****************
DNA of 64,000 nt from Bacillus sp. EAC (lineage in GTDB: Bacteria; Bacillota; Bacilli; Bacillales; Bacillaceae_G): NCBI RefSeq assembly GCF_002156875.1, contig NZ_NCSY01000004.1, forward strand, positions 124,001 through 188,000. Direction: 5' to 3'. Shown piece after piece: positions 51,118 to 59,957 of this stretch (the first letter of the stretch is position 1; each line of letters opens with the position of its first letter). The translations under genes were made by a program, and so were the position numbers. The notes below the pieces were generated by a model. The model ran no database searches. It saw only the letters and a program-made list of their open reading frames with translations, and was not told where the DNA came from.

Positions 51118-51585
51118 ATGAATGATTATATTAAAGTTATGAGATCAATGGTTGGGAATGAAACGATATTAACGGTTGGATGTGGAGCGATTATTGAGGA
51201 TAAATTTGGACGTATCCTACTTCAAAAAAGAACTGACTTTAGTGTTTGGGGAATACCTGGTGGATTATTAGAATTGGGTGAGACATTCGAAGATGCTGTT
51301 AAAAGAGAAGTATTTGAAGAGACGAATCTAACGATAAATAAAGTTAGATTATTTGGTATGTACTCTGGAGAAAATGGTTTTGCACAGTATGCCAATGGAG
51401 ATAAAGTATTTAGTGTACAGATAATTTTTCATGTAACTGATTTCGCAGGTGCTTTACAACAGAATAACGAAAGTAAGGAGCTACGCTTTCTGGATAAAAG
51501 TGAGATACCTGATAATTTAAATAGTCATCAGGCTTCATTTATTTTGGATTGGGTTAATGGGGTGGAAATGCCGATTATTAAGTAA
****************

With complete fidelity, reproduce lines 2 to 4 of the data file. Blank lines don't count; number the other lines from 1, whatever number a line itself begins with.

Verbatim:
Positions 51118-51585
51118 ATGAATGATTATATTAAAGTTATGAGATCAATGGTTGGGAATGAAACGATATTAACGGTTGGATGTGGAGCGATTATTGAGGA
51201 TAAATTTGGACGTATCCTACTTCAAAAAAGAACTGACTTTAGTGTTTGGGGAATACCTGGTGGATTATTAGAATTGGGTGAGACATTCGAAGATGCTGTT